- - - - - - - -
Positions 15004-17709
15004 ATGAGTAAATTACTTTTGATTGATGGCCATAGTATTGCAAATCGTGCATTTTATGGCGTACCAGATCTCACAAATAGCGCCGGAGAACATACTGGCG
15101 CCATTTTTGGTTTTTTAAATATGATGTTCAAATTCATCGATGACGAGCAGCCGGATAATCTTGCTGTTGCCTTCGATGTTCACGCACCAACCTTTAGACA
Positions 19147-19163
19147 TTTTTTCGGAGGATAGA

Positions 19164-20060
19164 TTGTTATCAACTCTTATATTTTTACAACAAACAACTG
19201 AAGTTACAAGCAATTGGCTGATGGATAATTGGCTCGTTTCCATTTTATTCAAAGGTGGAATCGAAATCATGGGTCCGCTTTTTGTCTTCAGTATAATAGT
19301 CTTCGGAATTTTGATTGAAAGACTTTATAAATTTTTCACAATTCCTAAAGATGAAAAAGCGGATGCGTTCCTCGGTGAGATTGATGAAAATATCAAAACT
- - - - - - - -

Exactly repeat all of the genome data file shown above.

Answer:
Positions 15004-17709
15004 ATGAGTAAATTACTTTTGATTGATGGCCATAGTATTGCAAATCGTGCATTTTATGGCGTACCAGATCTCACAAATAGCGCCGGAGAACATACTGGCG
15101 CCATTTTTGGTTTTTTAAATATGATGTTCAAATTCATCGATGACGAGCAGCCGGATAATCTTGCTGTTGCCTTCGATGTTCACGCACCAACCTTTAGACA
Positions 19147-19163
19147 TTTTTTCGGAGGATAGA

Positions 19164-20060
19164 TTGTTATCAACTCTTATATTTTTACAACAAACAACTG
19201 AAGTTACAAGCAATTGGCTGATGGATAATTGGCTCGTTTCCATTTTATTCAAAGGTGGAATCGAAATCATGGGTCCGCTTTTTGTCTTCAGTATAATAGT
19301 CTTCGGAATTTTGATTGAAAGACTTTATAAATTTTTCACAATTCCTAAAGATGAAAAAGCGGATGCGTTCCTCGGTGAGATTGATGAAAATATCAAAACT